Gas is provided through a porous ceramic element 204. The element 204 comprises an electro-polished stainless steel mounting flange 300 and an alumina portion 302 having a 0.5 micron pore size. The ceramic element 204 is mounted to the side wall 122S3 via the flange 300 and a conduit carrying the inert gas is coupled to the element 204. The flange 300 is sealed to the wall 122S3. The gas enters the chamber and is dispersed by the ceramic element such that the gas does not enter at a high velocity and the gas is distributed through the wafers 308 contained in the wafer cassette 306. To ensure that recondensation of corrosives does not occur in the exhaust manifold, heater elements may be placed on the conduits that lead to the pump to maintain the conduits at elevated temperatures.
FIG. 4 depicts a schematic diagram of the heating system 164 comprising the heater controller 146 as well a plurality of heating zone circuitry 400, 402 and 404. Each zone comprises a thermocouple 130 1, 130 2 and 130 3 and a heating element 132 1, 132 2 and 132 3. Any given zone may comprise multiple heating elements such that multiple regions of the loadlock are heated in response to one or more thermocouple signals. For example, zone 400 may comprise a thermocouple on one side of the loadlock and heating elements on sides 122S1, 122S2 and 122S4. While a second zone 402 may comprise a thermocouple 130 2 on the door 200 and a heating pad 132 also located on the door. The third zone may comprise a thermocouple on the top 122T of the chamber and a heating pad 132 located on the top. Each zone is independently controlled to adjust the temperature such that an attempt is made to uniformly heat the atmosphere within the loadlock. Through use of a standard feedback circuit to monitor a voltage that is generated with respect to the temperature of the thermocouple, the current driven to the heater is controlled. As such, the temperature throughout the loadlock is held uniform to within plus or minus 5° C. while the overall temperature is about 50° C. Higher temperatures may also be used.
When two chambers are simultaneously used as shown in FIG. 1, the valve assemblies are used to enable one loadlock to be used for supplying wafers to the hardware while the second loadlock is open to atmosphere. As such, any combination of venting and pumping between the two chambers 122 and 124 can be provided. With the selective opening and closing of the valves, the system of the present invention avoids backstreaming of gases from one chamber to another.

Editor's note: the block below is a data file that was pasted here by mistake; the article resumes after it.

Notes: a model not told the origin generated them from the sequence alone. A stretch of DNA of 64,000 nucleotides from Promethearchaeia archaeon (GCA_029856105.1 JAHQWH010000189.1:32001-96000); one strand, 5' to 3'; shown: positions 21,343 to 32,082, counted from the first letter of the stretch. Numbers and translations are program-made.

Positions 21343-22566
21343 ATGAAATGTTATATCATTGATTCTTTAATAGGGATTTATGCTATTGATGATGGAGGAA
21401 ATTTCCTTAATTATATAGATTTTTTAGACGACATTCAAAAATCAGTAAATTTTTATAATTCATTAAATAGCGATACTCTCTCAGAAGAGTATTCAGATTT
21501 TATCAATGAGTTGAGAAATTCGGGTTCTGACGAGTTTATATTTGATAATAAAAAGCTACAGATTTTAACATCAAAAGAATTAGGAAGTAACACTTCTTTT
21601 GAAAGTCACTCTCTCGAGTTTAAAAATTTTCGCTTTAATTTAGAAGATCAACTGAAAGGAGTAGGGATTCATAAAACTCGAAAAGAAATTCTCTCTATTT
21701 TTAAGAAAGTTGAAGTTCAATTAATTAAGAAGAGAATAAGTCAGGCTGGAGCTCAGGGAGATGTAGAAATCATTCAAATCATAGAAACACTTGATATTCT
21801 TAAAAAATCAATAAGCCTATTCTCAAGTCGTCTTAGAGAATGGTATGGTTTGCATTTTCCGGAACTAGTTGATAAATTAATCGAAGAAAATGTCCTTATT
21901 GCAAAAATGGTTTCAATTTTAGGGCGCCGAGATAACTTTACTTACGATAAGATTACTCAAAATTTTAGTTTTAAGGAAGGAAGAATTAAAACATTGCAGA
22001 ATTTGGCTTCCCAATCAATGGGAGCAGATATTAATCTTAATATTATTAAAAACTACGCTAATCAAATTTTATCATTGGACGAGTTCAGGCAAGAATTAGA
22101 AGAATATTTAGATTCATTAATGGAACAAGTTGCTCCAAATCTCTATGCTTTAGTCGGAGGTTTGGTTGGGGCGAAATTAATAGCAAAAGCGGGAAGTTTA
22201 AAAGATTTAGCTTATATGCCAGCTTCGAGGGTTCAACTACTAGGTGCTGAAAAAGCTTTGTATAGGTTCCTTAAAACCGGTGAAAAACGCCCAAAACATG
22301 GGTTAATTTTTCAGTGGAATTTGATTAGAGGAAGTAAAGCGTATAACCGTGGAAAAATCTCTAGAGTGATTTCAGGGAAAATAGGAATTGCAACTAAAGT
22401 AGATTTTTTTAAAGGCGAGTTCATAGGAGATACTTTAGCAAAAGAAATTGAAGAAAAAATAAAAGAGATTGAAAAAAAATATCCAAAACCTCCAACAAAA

FIG. 5 depicts a flow diagram of a process used by the invention. This process provides any combination of pumping and venting either or both loadlocks 122 and 124 of FIG. 1. The process 550 is implemented by executing control software 159 upon CPU 152. The process 550 begins with the system 104 in an initial state where the loadlocks 122 and 124 are open, valves 136A, B, C are closed and all the heaters are active. At step 502, a cassette of wafers is placed in the loadlock 122 and the door is closed when the loadlock issues a “LOAD/UNLOAD” command. At step 504, the valve 134A is opened. Ag step 506, the routine queries whether the pressure in loadlock 122 (P122) is less than the base loadlock pressure (PB). When the loadlock pressure attains the base pressure, the routine proceeds to step 508. At step 508, the valves 136A and 136C are opened and the loadlock 122 is evacuated to a nominal pressure of 400-500 mT. At step 510, as the gas and heat remove contaminants, the wafers are transferred one by one into and out of the wafer processing hardware 102. At step 512, the process queries whether the second loadlock 124 is to be used. Generally, this query is answered by a cassette being placed in loadlock 124 and a “LOAD” button being depressed. If the LOAD request is not made, the process ends at step 514. If the LOAD request is made, the process 550 proceeds to step 516.
At step 516, valve 136C is closed to temporarily stop the flow of inert gas. Then, at step 518, valve 136A is closed to isolate the loadlocks from one another. A delay of about one second occurs at step 520 before, at step 522, the valve 134A is closed to isolate the pump from loadlock 122. After a delay of about one second occurs at step 524, step 526 opens valve 134B. At step 528, the routine queries whether the pressure in loadlock 124 is less than the pressure in loadlock 122. When the pressure in loadlock 124 (P124) is greater than or equal to the pressure in loadlock 122 (P122), the routine proceeds to step 530. Then, at step 530, the valve 134A is opened to pump the loadlock 124 to 400-500 mT. At step 531, valves 136A and 136B are opened. Then, at step 532, the routine waits for a delay of about one second. To apply inert purge gas, valve 136C is opened at step 534 and the process 550 ends at step 536. At this time, both loadlocks 550 are being heated and purged of contaminants.
To unload a wafer cassette, an operator generally depresses an “UNLOAD” button corresponding to one of the loadlocks, e.g., loadlock 122. An automatic unload sequence may also be executed by the software. In either instance, the valve 136A is closed, then valve 134A is closed. The loadlock atmosphere is then vented to atmospheric pressure with nitrogen. In this manner either loadlock can be isolated from the contaminant control system to allow a cassette to be removed, while the other loadlock is used. Once a new cassette is loaded, the loadlock 122 can be pumped and purged using steps 516 through 536 of process 550; however valve 136B is substituted for 136A and valves 134B is substituted for 134A and so on. Also, to unload loadlock 124, the process described above for unloading loadlock 122 can be used, except valves 134B and 136B are used to isolate loadlock 124.
Although various embodiments which incorporate the teachings of the present invention have been shown and described in detail herein, those skilled in the art can readily devise many other varied embodiments that still incorporate these teachings.